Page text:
#1
I was just wondering, since I bought my classical guitar when I didn't even know what action was, if mine is within normal ranges.

At the first fret, it's about 2.5mm high (0.01 inches) and at the 12th fret it's 7mm (0.28 inches) high.

Isn't this pretty high? I'm learning bar chords right now and I'm thinking maybe my guitar isn't really good for that kind of stuff (I'm buying an electric this summer ), but then again, if I can do it on this guitar, I can do it on any guitar right?
#2
action on almost every guitar i've ever bought was too high. have it lowered to your taste, and your guitar will play the way that suits you rather than the way some factory sets it up.
Quote by Skeet UK
I just looked in my Oxford English Dictionary and under "Acoustic Guitar", there was your Avatar and an email address!
#3
What is a normal action height for a classical guitar?

PS: I think I'd have to scrape the bottom off the bridge, that's the only way I can lower the action height, and that would give me an extra 2mm or so ...
#4
Quote by Kristof_EG
I was just wondering, since I bought my classical guitar when I didn't even know what action was, if mine is within normal ranges.

At the first fret, it's about 2.5mm high (0.01 inches) and at the 12th fret it's 7mm (0.28 inches) high.

Isn't this pretty high? I'm learning bar chords right now and I'm thinking maybe my guitar isn't really good for that kind of stuff (I'm buying an electric this summer ), but then again, if I can do it on this guitar, I can do it on any guitar right?


The action on my classical guitar (first guitar too) is pretty high, never really bothered me though.

You should find chords are relatively easy on a classical (esp compared to steel stringed acoustics). Nylon strings are a lot kinder to your fingers. Stick with it, not worth the effort of altering the action on a classical if you're getting an electric soon enough...
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Last edited by emhaslam at Jan 12, 2012,
#5
Yeah, open chords are not a problem at all, neither are power chords
Just wanted to find out if it is normal

It's a Santos y Mayor, not a very common name I guess ... If I knew then what I know now, I probably would've gone with a more well-known brand, even though I'm quite happy with this one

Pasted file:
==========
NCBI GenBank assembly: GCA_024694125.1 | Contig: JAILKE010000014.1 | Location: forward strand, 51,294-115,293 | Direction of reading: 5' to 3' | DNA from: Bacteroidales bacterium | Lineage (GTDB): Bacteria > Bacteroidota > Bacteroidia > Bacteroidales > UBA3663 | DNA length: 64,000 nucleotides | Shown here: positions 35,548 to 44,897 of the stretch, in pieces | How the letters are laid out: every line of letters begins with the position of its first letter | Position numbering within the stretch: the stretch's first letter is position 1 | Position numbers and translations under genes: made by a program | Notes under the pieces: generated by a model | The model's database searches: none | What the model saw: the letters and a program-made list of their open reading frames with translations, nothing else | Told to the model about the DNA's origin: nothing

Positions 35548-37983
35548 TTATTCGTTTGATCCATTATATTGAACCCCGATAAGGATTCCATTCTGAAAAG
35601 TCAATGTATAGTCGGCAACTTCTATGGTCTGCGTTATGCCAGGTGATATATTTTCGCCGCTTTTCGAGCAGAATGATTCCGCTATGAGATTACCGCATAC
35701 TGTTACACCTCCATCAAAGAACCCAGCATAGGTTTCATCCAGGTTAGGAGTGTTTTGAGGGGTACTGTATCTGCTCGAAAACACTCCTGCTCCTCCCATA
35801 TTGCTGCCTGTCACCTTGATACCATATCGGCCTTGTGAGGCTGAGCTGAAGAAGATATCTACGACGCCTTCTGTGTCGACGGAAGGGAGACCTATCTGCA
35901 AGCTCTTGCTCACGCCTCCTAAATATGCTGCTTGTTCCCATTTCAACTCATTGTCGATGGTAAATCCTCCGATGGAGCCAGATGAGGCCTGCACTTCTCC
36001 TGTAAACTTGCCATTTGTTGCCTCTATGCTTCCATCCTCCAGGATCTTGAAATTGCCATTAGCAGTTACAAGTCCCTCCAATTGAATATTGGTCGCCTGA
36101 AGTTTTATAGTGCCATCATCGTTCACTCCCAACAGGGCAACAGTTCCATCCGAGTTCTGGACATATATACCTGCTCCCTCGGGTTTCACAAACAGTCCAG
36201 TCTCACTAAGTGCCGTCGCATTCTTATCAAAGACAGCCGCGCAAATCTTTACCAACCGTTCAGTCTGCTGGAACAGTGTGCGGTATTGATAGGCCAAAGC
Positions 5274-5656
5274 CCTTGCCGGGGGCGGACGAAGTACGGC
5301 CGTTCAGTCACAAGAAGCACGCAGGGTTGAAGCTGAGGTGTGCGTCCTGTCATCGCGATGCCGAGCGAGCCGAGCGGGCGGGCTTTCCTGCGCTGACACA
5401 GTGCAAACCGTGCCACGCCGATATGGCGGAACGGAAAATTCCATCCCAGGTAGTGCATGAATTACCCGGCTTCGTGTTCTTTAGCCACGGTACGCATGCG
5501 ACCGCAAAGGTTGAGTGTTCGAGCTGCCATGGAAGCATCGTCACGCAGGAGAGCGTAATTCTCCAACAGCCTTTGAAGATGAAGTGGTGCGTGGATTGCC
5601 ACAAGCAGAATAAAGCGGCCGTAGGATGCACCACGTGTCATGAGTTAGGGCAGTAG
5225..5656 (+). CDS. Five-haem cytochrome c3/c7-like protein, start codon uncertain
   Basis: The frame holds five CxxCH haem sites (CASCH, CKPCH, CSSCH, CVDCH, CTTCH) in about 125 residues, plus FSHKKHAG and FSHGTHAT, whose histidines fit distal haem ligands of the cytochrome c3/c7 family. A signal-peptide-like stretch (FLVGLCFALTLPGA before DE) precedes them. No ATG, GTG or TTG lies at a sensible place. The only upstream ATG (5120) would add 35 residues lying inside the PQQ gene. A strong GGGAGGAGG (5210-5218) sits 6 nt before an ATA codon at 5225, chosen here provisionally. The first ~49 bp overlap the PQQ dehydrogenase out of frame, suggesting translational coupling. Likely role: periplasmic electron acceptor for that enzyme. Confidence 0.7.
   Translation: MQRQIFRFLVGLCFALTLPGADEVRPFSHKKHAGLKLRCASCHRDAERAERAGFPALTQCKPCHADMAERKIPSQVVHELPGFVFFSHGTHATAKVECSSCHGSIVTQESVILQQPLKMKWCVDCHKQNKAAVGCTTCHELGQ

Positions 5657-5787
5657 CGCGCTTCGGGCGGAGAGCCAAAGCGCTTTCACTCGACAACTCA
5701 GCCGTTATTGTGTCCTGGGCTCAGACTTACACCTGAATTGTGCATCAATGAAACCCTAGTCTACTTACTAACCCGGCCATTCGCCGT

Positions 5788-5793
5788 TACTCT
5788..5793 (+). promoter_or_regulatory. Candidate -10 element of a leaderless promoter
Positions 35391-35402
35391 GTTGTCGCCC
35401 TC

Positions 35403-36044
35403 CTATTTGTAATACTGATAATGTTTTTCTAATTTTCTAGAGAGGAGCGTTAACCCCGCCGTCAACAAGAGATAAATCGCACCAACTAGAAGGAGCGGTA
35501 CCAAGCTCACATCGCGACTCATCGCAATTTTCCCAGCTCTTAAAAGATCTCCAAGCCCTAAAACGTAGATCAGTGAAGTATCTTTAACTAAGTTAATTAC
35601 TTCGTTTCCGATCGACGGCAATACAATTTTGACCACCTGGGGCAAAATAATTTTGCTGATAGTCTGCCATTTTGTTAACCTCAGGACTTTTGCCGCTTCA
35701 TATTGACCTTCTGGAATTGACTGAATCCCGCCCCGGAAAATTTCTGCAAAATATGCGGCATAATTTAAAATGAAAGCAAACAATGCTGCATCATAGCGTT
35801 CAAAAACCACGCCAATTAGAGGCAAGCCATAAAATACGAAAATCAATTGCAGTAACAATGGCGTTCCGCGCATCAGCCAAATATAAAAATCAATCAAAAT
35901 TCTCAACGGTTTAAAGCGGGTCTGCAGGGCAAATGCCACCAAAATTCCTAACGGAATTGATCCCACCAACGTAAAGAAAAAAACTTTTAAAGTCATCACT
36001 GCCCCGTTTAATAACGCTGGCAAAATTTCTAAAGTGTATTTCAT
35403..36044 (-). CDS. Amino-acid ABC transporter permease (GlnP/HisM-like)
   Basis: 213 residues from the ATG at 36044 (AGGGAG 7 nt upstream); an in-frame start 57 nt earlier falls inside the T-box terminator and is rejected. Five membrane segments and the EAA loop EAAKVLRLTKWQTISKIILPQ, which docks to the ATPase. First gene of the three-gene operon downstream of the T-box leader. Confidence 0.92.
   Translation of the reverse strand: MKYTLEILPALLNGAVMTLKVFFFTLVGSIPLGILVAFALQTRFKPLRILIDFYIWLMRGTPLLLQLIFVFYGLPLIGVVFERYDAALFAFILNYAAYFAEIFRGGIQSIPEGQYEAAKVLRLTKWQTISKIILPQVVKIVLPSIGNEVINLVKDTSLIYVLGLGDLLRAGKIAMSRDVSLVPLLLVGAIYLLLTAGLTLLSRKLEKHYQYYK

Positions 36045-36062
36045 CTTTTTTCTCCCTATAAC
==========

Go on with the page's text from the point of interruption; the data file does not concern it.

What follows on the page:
Last edited by Kristof_EG at Jan 12, 2012,
#6
Classical guitars tend to have somewhat higher action than steel strings as the strings have a wider area of oscillation.
Also, they have much less tension and are easier to fret, so a higher action can be tolerated.

The answer is... Low enough so that you don't get string buzz in your normal style of playing.
#7
Quote by patticake
action on almost every guitar i've ever bought was too high. have it lowered to your taste, and your guitar will play the way that suits you rather than the way some factory sets it up.

+1
Most acoustics & classicals are not really set up at all from the factory. They leave a saddle that is purposely too high to give you plenty of room for personal adjustment without replacing the one the guitar comes with. A personal setup on a new classical or acoustic is almost mandatory. That being said, detensioning the strings to enable the removal of the saddle, carefully sanding the bottom of the saddle with >400 grit paper on a FLAT surface is rather easy to accomplish yourself. It may take many tries to eventually get the right action, but as long as nothing else is messed up with the guitar, the worst that can happen is you'll need a new saddle.
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#8
When adjusting the action, the nut is as important, and if the player uses a lot of lower frets, more important than the saddle.
The fellow at Frets.com recommends nut first, then saddle.
Unfortunately, special tools are required.